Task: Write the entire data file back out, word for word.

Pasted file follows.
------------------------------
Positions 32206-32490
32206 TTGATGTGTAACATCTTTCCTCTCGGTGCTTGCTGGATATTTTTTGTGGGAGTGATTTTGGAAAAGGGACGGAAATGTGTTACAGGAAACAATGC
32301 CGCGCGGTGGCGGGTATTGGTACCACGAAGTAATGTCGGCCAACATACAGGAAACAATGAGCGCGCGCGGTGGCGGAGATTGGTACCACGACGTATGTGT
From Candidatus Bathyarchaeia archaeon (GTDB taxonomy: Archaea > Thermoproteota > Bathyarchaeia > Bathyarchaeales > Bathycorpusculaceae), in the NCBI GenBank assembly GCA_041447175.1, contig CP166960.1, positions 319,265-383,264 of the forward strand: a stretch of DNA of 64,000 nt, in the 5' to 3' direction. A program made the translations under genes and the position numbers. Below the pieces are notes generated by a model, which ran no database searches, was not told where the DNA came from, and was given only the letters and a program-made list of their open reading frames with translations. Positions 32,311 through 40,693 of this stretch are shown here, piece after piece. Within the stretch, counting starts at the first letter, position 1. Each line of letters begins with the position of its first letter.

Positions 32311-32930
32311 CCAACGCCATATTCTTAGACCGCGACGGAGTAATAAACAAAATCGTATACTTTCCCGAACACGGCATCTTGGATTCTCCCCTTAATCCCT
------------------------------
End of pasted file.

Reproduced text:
Positions 32206-32490
32206 TTGATGTGTAACATCTTTCCTCTCGGTGCTTGCTGGATATTTTTTGTGGGAGTGATTTTGGAAAAGGGACGGAAATGTGTTACAGGAAACAATGC
32301 CGCGCGGTGGCGGGTATTGGTACCACGAAGTAATGTCGGCCAACATACAGGAAACAATGAGCGCGCGCGGTGGCGGAGATTGGTACCACGACGTATGTGT
From Candidatus Bathyarchaeia archaeon (GTDB taxonomy: Archaea > Thermoproteota > Bathyarchaeia > Bathyarchaeales > Bathycorpusculaceae), in the NCBI GenBank assembly GCA_041447175.1, contig CP166960.1, positions 319,265-383,264 of the forward strand: a stretch of DNA of 64,000 nt, in the 5' to 3' direction. A program made the translations under genes and the position numbers. Below the pieces are notes generated by a model, which ran no database searches, was not told where the DNA came from, and was given only the letters and a program-made list of their open reading frames with translations. Positions 32,311 through 40,693 of this stretch are shown here, piece after piece. Within the stretch, counting starts at the first letter, position 1. Each line of letters begins with the position of its first letter.

Positions 32311-32930
32311 CCAACGCCATATTCTTAGACCGCGACGGAGTAATAAACAAAATCGTATACTTTCCCGAACACGGCATCTTGGATTCTCCCCTTAATCCCT